Mourdock, who also wants to abolish the departments of education, energy, commerce, and housing and urban development, detects an epidemic of Beltway bipartisanship that has escaped the rest of us–except, of course, Mourdock’s ever-vigilant tea partiers. It certainly has escaped Sen. Lugar, who, in his concession speech last night, brooded that “We are experiencing deep political divisions in our society right now [which] have stalemated progress in critical areas.”

    Still, it further appears that Mourdock is about more than mere stalemate–George Will’s political ideal of constantly opposing forces of roughly equal power whose legislative product is zero. In fact, Mourdock appears to detest stalemate, telling the Times: “This is a historic time, and the most powerful people in both parties are so opposed to one another that one side simply has to win out over the other.”

    Putting aside that all eras, in one way or another, are historic (the political paranoid, however, invariably interprets his own time as filled with especial import), Mourdock’s statement can be read as containing either an Anglo-parliamentary temperament or a chilling, totalitarian wish.

    In the former, separated powers are regarded as tedious filigree to be constitutionally avoided, so as to effect swift, decisive governance and unimpeded change. It is also a profoundly democratic system–more so than ours–in that it avails itself of swifter internal change; which, when one seems stuck with, say, a George W. Bush, is a pleasant option to have at one’s disposal.

    There’s something final about Mourdock’s phrasing, though–“one side simply has to win out over the other”–in addition to the unpleasant extremists who follow him, that leads one to think his desire leans more to the absolutism of mid-20th-century fanatics. Compare, for instance, the preceding quote to this justification of one-party rule:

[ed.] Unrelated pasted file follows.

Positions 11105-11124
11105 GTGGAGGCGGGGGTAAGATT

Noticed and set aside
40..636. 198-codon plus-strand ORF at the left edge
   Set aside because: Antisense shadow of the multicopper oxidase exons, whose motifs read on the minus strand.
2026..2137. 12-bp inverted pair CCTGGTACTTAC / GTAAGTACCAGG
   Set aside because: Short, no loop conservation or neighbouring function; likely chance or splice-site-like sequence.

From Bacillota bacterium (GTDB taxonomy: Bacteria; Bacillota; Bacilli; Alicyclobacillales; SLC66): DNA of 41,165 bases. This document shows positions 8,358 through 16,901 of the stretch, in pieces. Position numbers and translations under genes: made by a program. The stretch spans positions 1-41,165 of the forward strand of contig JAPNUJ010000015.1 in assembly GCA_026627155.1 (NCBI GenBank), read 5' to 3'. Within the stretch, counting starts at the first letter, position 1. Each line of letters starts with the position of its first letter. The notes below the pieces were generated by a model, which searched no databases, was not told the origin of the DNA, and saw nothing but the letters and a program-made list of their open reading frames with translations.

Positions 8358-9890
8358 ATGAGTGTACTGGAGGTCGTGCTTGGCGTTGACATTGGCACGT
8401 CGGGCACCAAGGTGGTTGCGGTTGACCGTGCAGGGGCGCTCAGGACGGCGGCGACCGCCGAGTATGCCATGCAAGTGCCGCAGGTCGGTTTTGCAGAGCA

[L]et it be understood, [our singular authority was] not against the will of the people, but only when the people, having in the course of time, and by means of a series of elections … had expressed their wish to entrust their destiny to [us]…. [W]e had lived long enough with opposition and we had had enough of it…. It was now time to have done with it and to start building up.

    You might say those were rather famous last words, for they were spoken, in postwar Nuremberg, by the devout Hermann Goering. Their intense nihilism, grounded in the utopian instinct for a universal recreation, are eerily similar to the infantile squawkings of America’s tea-party types who find bipartisanship detestable, compromise unendurable, and absolute control indispensable.

    Such is the fanatic’s creed. In the United States, its popularity erupts from time to time, but always remains within a minority and soon–very soon, in the historical relativity of time–vanishes into the diseased obscurity whence it came, but always lurks.

  22. rikyrah says:

    Mitt Romney won’t stand up to his own party
    By Dana Milbank, Published: May 8
    The Washington Post